First published by The Pool on 30 September 2016
Important information for anyone updating their diary: the first week of October, for some reason, is National Champagne Week. I know this because I received a press release from the organisers, full of facts and figures to bump up any potential coverage I might be planning. Over the average adult’s lifetime of 60.3 years, it told me, he or she will drink 1,869 glasses of alcohol at parties, make 121 new friends, and chat to 4,462 different people. “That’s all very well,” I thought. “But how many of those chats do we spend silently wondering how to bring this tedious nightmare to an end?”
I love parties, but there’s always someone who doesn’t understand how a conversation works, and they’re inevitably going to set up camp next to the booze, where you can’t avoid them. I recently went to an art event at which I spent the whole night unintentionally interviewing strangers who demonstrated no desire at all to ask me anything. “How interesting,” I said repeatedly, as they waxed lyrical on their work and their private lives – and it was interesting to learn about them, for around the first 10 minutes. At that point, having not fielded a single enquiry about myself, I began to feel a bit huffy, and baffled that anyone could talk to another person for so long without experiencing a twinge of human interest in who they might be. When I ran out of questions, a palpable silence would settle between us, as I waited in vain for them to say “So, what about you?”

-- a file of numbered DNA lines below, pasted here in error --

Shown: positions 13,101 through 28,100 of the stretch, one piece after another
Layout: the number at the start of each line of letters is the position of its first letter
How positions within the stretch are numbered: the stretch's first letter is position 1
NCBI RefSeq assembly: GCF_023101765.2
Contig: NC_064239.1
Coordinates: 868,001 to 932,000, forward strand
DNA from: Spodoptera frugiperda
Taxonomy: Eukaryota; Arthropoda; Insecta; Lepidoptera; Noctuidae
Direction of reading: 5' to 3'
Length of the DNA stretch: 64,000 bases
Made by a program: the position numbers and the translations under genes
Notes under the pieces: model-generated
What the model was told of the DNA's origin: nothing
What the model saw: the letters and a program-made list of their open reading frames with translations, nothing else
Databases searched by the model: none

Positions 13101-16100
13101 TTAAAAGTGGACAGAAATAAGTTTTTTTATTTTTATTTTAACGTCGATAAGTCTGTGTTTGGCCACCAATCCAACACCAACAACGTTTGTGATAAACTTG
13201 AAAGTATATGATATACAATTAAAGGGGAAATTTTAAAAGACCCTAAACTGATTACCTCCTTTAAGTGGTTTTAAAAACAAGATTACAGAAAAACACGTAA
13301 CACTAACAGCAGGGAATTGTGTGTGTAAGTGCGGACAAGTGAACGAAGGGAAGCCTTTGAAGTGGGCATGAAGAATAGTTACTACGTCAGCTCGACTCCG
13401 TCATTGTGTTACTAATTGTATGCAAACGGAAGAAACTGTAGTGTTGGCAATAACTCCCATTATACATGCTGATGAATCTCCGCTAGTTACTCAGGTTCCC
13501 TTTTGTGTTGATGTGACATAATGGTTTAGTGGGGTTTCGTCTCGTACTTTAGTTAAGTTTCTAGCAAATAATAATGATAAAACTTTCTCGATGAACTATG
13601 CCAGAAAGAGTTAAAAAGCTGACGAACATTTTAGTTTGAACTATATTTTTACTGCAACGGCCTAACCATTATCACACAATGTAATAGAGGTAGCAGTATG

This party was not a one-off: you’ll encounter the same phenomenon anywhere that you can find canapés (or even just large bowls of Doritos). At a recent exhibition opening, I was literally talked into a corner by a man who seemed to be giving an experimental monologue about his career history. I kept edging away and he kept lunging in, his breath on my face. And anyone who has tried internet dating will have endured an evening or two with a non-asker – someone who entirely lacks curiosity about the rest of the world, but deeply enjoys talking about themselves. These occasions can feel like the Longest Nights of All Time, eating into hours that you could be spending with your actual friends, who know you well because they grasp the basic concept of conversing: you talk for a bit, then they talk for a bit, and so on.
Apart from the superficial rudeness of this behaviour, it also presents a serious barrier to the development of real friendship. Intimacy, as I have argued here before, requires a give-and-take of honest discussion. It’s about really knowing someone, because you’ve genuinely listened – and feeling truly accepted, because they’ve really listened to you. It has to be a two-sided dynamic, and if you get it right, it’s one of the most rewarding elements of life – but it will never have the oxygen to grow if one of you doesn’t ask a single bloody question.
As for the 121 new friends we make at parties… well, I’m dubious about those too. A few years ago I found myself sitting next to a man on the tube who looked familiar, and it was only after a few minutes that I realised I’d met him once at a friend’s birthday, and that we’d enthusiastically connected on Facebook. Now, we sat awkwardly side by side and pretended not to know each other. Of course there’s always a chance you’ll meet a soulmate at a party, but you’re more likely to form a short-term bond with someone called Dave, because you’ve had 1,869 drinks and he does a surprisingly hilarious impression of George Alagiah. Just beware: if he doesn’t reciprocally ask to see your favourite newsreader impression, then the friendship has a shorter shelf life than an open bottle of fizz.